Industry’s fears as militant construction union set to split
The CFMEU will retain its resources and influence over the Queensland Government and become "no less militant" in the construction sector even if it proceeds with a historic split, the industry fears.
Infighting has spilt into the public, as CFMEU national construction bosses accused their colleagues in the mining division of union of using false and misleading allegations to sway delegates.
The Queensland branch of the union is attempting to rally its members against the demerger, which will go to a membership ballot later this year.
It follows the mining and energy division's 300 delegates voting unanimously to split from their controversial colleagues in construction on Monday, in which they accused construction bosses of "macho posturing and chest beating".
Master Builders Queensland boss Grant Galvin said he did not believe any split would impact the general behaviour of the construction division in the state.
"Their path is set and I can't see it moderating or becoming less militant any time soon," he said.
"They have the resources and wherewithal to significantly influence the Queensland government with or without the other sections of the union."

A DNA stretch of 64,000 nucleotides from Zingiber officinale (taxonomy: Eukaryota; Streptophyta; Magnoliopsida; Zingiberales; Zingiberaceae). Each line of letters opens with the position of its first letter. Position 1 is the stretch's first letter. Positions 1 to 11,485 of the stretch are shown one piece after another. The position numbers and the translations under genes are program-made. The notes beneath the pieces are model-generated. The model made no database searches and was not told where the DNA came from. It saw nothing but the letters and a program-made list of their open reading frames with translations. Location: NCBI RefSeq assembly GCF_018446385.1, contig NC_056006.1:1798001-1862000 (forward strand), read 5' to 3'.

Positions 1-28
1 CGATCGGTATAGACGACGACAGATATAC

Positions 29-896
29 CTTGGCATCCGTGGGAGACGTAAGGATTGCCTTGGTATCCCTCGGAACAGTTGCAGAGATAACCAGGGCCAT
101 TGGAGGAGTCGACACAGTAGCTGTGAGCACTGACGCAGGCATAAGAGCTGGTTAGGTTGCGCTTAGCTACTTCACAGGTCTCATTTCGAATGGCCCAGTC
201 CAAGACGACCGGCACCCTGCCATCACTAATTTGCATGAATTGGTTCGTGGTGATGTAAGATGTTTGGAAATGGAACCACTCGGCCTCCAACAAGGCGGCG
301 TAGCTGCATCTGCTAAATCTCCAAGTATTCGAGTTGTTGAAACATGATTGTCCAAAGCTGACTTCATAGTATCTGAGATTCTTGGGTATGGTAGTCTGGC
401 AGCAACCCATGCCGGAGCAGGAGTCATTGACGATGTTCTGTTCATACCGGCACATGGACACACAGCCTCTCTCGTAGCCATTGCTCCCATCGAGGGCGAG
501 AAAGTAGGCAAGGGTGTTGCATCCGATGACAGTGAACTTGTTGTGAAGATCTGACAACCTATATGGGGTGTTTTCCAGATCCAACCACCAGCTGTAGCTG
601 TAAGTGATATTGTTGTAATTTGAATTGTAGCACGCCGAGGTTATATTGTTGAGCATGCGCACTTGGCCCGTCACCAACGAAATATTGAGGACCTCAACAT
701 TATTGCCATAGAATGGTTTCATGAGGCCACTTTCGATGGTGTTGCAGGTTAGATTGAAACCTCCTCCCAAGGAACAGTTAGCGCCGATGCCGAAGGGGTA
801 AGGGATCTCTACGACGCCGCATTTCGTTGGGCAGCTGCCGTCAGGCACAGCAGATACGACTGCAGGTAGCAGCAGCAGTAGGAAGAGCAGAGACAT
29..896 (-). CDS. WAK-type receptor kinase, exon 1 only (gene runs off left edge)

The union has sent a message to members against the demerger, with a video of the union's maritime division president Christy Cain, an ally of controversial figure John Setka, saying that the union can "bring down governments" working together.
CFMEU construction boss Dave Noonan said mining workers were stronger in a union of 110,000 members, rather than less than 20,000.
"We strongly believe that it is apparent from the resolution that the leadership of the mining and energy division failed to put the facts in front of the delegates," he said.
Minerals Council of Australia CEO Tania Constable said while the matter was up to the CFMEU, she hoped for an ongoing positive relationship with the mining and energy division and its president Tony Maher.
"We have open, honest and at times robust discussions, but it's with good intentions of making sure we have good performance overall for the industry, safe working conditions for the workers and plenty of jobs now and in the future for the workforce," she said.
It is the first test for new laws, passed with support from both major parties, which allow divisions of a union vote to split from the whole, in cases where there were issues of illegality or unlawful behaviour.
In a statement, Industrial Relations Minister Christian Porter said the demerger bill was about giving choice to union members.
"Parts of a union can leave if it doesn't accept the lawlessness of the union in question," he said.
"Clearly, the Mining division of the CFMMEU has strong views about the impact and culture one of the most militant unions in the country, the construction division of the CFMMEU, is having on its members and it is a welcome development that it is able to make use of the new provisions to begin the process to demerge."
Originally published as Industry's fears as militant construction union set to split